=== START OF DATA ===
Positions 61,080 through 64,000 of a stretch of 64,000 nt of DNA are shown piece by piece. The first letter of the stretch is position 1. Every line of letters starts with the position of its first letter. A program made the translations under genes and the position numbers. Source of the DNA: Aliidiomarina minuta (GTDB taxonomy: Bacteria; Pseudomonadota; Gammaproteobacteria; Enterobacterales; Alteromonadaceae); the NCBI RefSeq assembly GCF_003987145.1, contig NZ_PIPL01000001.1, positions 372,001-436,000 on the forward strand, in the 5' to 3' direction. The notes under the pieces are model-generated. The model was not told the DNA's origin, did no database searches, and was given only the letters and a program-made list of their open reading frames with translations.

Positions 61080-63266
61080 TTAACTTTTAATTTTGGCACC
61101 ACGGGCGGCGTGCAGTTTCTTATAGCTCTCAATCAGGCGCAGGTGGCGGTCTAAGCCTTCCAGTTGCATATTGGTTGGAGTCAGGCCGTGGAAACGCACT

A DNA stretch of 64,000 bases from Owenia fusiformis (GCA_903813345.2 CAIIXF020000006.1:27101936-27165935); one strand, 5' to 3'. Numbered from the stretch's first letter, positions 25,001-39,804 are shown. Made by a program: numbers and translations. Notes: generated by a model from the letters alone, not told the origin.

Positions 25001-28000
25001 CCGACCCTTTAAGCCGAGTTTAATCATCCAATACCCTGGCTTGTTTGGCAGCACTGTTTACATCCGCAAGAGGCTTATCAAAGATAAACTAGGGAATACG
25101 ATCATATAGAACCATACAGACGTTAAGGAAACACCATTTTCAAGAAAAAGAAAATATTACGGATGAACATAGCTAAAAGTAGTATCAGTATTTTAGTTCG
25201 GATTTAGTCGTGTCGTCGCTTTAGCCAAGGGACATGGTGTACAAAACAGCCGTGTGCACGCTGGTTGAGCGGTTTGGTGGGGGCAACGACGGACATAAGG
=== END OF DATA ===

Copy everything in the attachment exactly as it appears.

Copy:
Positions 61,080 through 64,000 of a stretch of 64,000 nt of DNA are shown piece by piece. The first letter of the stretch is position 1. Every line of letters starts with the position of its first letter. A program made the translations under genes and the position numbers. Source of the DNA: Aliidiomarina minuta (GTDB taxonomy: Bacteria; Pseudomonadota; Gammaproteobacteria; Enterobacterales; Alteromonadaceae); the NCBI RefSeq assembly GCF_003987145.1, contig NZ_PIPL01000001.1, positions 372,001-436,000 on the forward strand, in the 5' to 3' direction. The notes under the pieces are model-generated. The model was not told the DNA's origin, did no database searches, and was given only the letters and a program-made list of their open reading frames with translations.

Positions 61080-63266
61080 TTAACTTTTAATTTTGGCACC
61101 ACGGGCGGCGTGCAGTTTCTTATAGCTCTCAATCAGGCGCAGGTGGCGGTCTAAGCCTTCCAGTTGCATATTGGTTGGAGTCAGGCCGTGGAAACGCACT

A DNA stretch of 64,000 bases from Owenia fusiformis (GCA_903813345.2 CAIIXF020000006.1:27101936-27165935); one strand, 5' to 3'. Numbered from the stretch's first letter, positions 25,001-39,804 are shown. Made by a program: numbers and translations. Notes: generated by a model from the letters alone, not told the origin.

Positions 25001-28000
25001 CCGACCCTTTAAGCCGAGTTTAATCATCCAATACCCTGGCTTGTTTGGCAGCACTGTTTACATCCGCAAGAGGCTTATCAAAGATAAACTAGGGAATACG
25101 ATCATATAGAACCATACAGACGTTAAGGAAACACCATTTTCAAGAAAAAGAAAATATTACGGATGAACATAGCTAAAAGTAGTATCAGTATTTTAGTTCG
25201 GATTTAGTCGTGTCGTCGCTTTAGCCAAGGGACATGGTGTACAAAACAGCCGTGTGCACGCTGGTTGAGCGGTTTGGTGGGGGCAACGACGGACATAAGG